With Labor Day on the horizon, it won't be long before students head back to classrooms for another year of learning.
Many of those students -- particularly those at the college level -- will be lugging quite a pile of technological gear along with them.
Internet-enabled computers have become so entwined with higher education that some colleges are requiring that students bring laptops with them to campus. Throw in a cell phone, personal digital assistant, digital camera, scanner and printer, and you're looking at quite a pile of hardware.
It's certainly helpful for college students to have ready access to a computer, rather than having to sign up for time on college-owned PCs at the school's computer lab.
Better still, the growing presence of Wi-Fi networks on campus mean students can use that laptop to connect to the Internet while doing research in the library, doing homework in the student union or attending class in the lecture hall.
Although prices on laptop computers have fallen steadily, they still represent a significant investment for most students. Prices generally range from $1,000 at the low end to more than $2,000 for high-end models.
Software installed on those computers adds to their value. And it doesn't take long before the data stored on the computer's hard drive -- research materials, term papers, e-mail and other important files -- are worth more than the device itself.
Unfortunately, this gear and the data it holds is all too vulnerable to theft, loss or destruction.
Many business travelers have learned the hard way how quickly an unattended laptop can disappear from a briefcase or table. Others have found that they simply left their laptop behind at a restaurant, in a cab or on a bus.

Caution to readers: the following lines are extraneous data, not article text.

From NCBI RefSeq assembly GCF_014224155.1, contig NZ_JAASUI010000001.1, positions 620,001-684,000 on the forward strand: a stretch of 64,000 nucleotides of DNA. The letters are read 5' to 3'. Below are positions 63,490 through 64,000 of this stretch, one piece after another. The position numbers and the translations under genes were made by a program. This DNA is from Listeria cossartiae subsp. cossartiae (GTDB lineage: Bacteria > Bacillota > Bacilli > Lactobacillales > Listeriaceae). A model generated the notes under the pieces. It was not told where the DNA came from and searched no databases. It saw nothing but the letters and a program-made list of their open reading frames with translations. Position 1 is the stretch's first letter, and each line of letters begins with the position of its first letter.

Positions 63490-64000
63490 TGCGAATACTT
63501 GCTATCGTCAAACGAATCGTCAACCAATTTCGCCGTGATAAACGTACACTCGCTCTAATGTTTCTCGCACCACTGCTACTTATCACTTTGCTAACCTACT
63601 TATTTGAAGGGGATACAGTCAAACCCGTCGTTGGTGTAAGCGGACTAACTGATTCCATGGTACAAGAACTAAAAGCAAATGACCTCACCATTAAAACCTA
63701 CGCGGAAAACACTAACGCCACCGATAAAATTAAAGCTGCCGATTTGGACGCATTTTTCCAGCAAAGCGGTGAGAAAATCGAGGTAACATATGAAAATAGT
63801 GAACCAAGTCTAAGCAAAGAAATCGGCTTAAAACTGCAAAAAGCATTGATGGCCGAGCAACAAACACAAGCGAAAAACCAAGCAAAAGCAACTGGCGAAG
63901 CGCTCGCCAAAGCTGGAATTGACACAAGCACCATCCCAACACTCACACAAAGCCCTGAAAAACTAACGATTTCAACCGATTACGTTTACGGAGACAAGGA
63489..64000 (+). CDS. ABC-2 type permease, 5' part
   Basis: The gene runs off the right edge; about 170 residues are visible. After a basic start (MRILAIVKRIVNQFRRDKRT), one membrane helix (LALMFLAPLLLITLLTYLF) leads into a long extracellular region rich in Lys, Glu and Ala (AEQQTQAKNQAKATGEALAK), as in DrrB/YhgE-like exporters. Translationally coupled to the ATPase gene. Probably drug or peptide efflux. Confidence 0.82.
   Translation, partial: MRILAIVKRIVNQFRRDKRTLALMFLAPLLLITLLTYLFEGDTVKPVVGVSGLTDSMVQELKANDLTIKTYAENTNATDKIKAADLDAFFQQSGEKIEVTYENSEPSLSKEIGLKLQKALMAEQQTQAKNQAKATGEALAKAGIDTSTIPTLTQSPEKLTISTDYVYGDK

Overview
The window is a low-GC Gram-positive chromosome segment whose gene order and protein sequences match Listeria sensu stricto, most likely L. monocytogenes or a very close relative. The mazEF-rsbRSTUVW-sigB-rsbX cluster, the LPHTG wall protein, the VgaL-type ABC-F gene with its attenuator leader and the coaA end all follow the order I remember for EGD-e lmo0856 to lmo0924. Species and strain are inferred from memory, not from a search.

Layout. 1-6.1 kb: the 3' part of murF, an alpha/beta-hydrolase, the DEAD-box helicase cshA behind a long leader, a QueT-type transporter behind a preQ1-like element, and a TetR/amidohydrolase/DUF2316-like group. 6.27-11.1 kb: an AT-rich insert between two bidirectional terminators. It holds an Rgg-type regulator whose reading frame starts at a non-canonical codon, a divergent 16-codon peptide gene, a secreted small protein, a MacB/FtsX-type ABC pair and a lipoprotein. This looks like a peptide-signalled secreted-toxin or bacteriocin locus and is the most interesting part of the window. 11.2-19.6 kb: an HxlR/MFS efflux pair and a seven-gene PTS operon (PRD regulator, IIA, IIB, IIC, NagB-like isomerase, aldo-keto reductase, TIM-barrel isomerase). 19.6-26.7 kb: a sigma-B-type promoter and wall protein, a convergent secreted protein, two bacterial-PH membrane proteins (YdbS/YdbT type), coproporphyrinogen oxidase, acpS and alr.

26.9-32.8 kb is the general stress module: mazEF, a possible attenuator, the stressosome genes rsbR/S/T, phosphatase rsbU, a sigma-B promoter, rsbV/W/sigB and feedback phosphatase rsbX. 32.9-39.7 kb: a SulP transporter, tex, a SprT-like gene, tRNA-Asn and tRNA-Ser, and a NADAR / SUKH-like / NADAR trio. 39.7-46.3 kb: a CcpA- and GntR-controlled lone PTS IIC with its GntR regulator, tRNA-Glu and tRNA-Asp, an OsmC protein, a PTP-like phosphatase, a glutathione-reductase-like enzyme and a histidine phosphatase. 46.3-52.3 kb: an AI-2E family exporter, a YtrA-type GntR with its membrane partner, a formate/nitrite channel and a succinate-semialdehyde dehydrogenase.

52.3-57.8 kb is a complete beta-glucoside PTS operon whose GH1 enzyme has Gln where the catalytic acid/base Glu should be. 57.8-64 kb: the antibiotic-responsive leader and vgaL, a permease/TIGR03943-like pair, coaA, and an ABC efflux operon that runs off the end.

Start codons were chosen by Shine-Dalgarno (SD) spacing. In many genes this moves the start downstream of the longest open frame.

Computers that aren't stolen or lost can be damaged by a fall or soaking in a rainstorm. And, of course, there's always the potential for a hard-drive crash.
All of which helps explain why returning students should take steps to protect their digital assets.
The indispensable first step for students is to establish a regular system for backing up their data.
Having a CD-ROM recorder or "burner" installed in the laptop is one good option. Another is an external backup device, such as a Zip drive or tape drive. Yet another option is online back-up services, such as those offered at Connected.com and Ibackup.com.
Colleges can also be hotbeds for computer viruses. All that sharing of documents and floppy disks is a recipe for disaster, so a good anti-virus program, regularly updated, is essential.
Once the data's protected, it's time to think about the hardware and software. If a laptop is lost or stolen, you won't want to be scrambling to come up with a couple of thousand dollars in mid-semester. That's where a good insurance policy comes in handy.
Finally, there's a lot to be said for a lock and key. Lock your car, lock your dorm room, even lock your laptop to your desk, if you can.
Nothing can eliminate the possibility that your data or your equipment will be lost, stolen or broken. But thinking ahead can help you avoid trying to tell the professor that the laptop ate your homework.
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